Creative by Nature
For Montclair's Carrie Emma Pradieu, making beautiful works of art starts with seeing the beauty that's already out there.
WHILE WALKING HER BLIND, SEVEN-YEAR-OLD TERRIER WOLFIE through Montclair’s streets, Carrie Emma Pradieu is subject to distractions. A leaf bursting with autumnal hues, an intriguing rock or even a cloud shaped like an animal is likely to send the mixed-media artist and painter into a moment of dreaminess. She’s imagining their possibilities. “I’m always seeing beauty,” she explains.
“I’m always seeing beauty,” she explains.
And if passers-by sometimes give her funny looks when she’s bending over to pick up an odd, useless-looking object or stopping to photograph a sunset, well, that’s fine with Pradieu.
In her studio, the 40-something-year-old artist is surrounded by rocks, bags of buttons, tissue paper, ribbons, pins and leaves pressed into books. “I tend to be a bit of a hoarder,” she confesses. But all of these trinkets (or—let’s face it—sometimes bits of trash) may find new life on a canvas, layered with vibrant acrylic paints that are alive with color and energy.
“I just love color and texture, sequins and sparkle,” says Pradieu, who years ago worked as a print artist. “Everything I do just comes out looking like a pattern. It’s layered, with one color jumping off another.”
Pradieu is prepping for an upcoming exhibition—this fall, her work will be displayed at the Montclair Anthropologie store. The opening reception, on Oct. 20 at 6:30 p.m., coincides with the township’s biannual Art Walk, which celebrates its rich culture.
The paintings she’s working on take their cue from Indian summer.
“The oranges and reds and yellows and gold leaves make them feel autumnal,” she says. While painting, she pumps Indian pop music by Bally Sagoo in her studio.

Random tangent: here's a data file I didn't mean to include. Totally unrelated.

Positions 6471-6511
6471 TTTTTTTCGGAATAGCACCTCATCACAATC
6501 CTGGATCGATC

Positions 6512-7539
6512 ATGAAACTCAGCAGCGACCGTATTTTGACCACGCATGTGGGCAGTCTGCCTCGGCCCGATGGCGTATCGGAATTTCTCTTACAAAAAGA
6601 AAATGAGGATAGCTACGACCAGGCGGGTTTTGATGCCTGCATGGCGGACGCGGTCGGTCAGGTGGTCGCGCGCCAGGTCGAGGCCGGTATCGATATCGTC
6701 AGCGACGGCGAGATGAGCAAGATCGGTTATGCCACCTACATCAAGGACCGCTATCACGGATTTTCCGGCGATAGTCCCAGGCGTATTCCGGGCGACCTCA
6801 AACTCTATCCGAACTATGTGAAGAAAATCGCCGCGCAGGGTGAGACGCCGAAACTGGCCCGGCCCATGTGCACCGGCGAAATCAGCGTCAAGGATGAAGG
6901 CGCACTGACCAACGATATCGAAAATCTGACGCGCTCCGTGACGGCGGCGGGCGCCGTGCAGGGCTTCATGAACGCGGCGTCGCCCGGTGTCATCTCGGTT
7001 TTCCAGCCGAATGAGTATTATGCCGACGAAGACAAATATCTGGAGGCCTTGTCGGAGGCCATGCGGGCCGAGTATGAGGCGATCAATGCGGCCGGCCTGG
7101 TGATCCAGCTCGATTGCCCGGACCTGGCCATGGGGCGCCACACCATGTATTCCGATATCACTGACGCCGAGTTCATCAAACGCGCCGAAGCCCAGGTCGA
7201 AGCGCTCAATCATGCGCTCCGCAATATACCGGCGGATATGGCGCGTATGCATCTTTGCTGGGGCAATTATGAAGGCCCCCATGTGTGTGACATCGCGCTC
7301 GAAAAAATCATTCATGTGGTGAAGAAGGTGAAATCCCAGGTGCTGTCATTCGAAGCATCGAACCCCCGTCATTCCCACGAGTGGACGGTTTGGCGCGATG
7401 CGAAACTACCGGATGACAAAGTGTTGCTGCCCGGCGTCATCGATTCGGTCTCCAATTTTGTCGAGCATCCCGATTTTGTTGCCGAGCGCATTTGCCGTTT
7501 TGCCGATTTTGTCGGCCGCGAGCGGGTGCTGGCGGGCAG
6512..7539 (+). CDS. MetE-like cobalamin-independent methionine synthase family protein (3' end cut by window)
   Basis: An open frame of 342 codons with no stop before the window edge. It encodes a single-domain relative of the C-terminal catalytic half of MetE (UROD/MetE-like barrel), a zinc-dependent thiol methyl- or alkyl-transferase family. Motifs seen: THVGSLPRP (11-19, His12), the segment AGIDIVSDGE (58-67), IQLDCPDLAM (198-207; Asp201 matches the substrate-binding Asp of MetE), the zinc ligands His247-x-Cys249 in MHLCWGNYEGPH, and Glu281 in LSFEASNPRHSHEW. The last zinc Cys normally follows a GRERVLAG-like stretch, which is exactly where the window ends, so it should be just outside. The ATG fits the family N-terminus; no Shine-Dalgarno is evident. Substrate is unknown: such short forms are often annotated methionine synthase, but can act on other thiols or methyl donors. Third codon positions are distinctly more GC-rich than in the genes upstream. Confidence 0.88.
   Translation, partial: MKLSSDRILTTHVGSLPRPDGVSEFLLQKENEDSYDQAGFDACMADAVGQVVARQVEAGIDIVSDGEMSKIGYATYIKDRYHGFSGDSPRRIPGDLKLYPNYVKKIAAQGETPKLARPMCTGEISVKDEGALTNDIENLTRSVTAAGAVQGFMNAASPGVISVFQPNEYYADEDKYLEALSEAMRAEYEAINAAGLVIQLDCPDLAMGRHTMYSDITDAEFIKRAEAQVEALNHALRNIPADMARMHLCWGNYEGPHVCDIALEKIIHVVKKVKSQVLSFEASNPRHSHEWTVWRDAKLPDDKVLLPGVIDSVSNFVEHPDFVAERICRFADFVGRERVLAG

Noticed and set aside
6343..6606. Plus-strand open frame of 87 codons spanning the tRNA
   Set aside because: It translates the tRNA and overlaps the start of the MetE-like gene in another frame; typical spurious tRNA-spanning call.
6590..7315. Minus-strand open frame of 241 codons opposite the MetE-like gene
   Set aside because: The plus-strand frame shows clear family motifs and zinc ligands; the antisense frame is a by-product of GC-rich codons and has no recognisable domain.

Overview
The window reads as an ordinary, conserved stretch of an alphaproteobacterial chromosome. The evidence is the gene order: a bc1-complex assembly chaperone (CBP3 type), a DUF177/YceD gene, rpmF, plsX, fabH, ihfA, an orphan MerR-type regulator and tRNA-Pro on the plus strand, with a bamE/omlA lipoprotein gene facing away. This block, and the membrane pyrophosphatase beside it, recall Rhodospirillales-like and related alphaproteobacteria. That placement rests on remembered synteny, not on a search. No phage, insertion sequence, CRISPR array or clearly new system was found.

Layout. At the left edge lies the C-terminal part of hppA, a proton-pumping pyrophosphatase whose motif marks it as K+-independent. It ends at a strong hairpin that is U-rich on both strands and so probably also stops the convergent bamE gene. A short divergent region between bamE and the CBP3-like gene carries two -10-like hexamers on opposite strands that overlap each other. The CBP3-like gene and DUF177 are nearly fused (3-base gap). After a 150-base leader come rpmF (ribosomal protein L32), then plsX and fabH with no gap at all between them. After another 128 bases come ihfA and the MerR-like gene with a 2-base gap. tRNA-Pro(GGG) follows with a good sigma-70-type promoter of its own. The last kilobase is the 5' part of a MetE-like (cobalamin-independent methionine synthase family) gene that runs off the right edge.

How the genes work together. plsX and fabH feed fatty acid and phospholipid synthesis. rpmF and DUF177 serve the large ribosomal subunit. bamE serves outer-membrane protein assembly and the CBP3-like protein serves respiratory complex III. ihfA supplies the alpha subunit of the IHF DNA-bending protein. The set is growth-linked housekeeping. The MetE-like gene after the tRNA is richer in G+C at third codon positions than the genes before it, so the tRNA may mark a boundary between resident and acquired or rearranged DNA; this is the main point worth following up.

“A lot of people are excited to see her work, ” says Taylor Lavore, store brand leader of Anthropologie, which is displaying Pradieu’s art as part of a year-old initiative to promote local artists.
The exhibition comes at a particularly busy time for the artist. In November she’ll donate a custom-painted guitar to be auctioned off for a fundraiser for the Oakland-based REED Foundation for Autism. That same month, her paintings and papier-mâché lanterns will also be on display at Swoon, a Montclair home furnishings and lifestyle boutique that owner Radika Eccles opened last October.
Eccles says she was immediately impressed by Pradieu’s work after the artist came into her shop and showed her photos of her paintings on her cell phone. “It was a fortuitous meeting,” she says. Eccles was drawn to the works’ vibrant colors and the positive energy they exude. Customers, she says, have had similar reactions.
“I don’t know what the inspiration is for her work, but it just makes you feel happy,” said Eccles.
One inspiration, paradoxically, is homesickness. Born and raised in southern England, she met her husband in 1994 while working as a print artist in New York City as part of a yearlong job required for her arts and design program at the prestigious London art school Central Saint Martins. After graduating back in England in 1996, she made the bittersweet decision to return to New York. Now a lingering longing for her homeland is apparent in some of her paintings. They feature abstract scenes of rain and English gardens—images she says take her back to her childhood.
“I totally call them my ‘happy paintings’ because when I’m in the studio, that is my escape,” she says. “If I’m feeling down, I just create.”
Pradieu also finds joy in teaching arts to young children. In September, she started teaching enrichment classes part-time at the Love and Truth Christian Academy in Bergenfield, something she calls both rewarding and inspiring. “The world would be quite a sad place without creation, without color, without thought-provoking art or design,” she says. “They’re some of the things that make life rich.”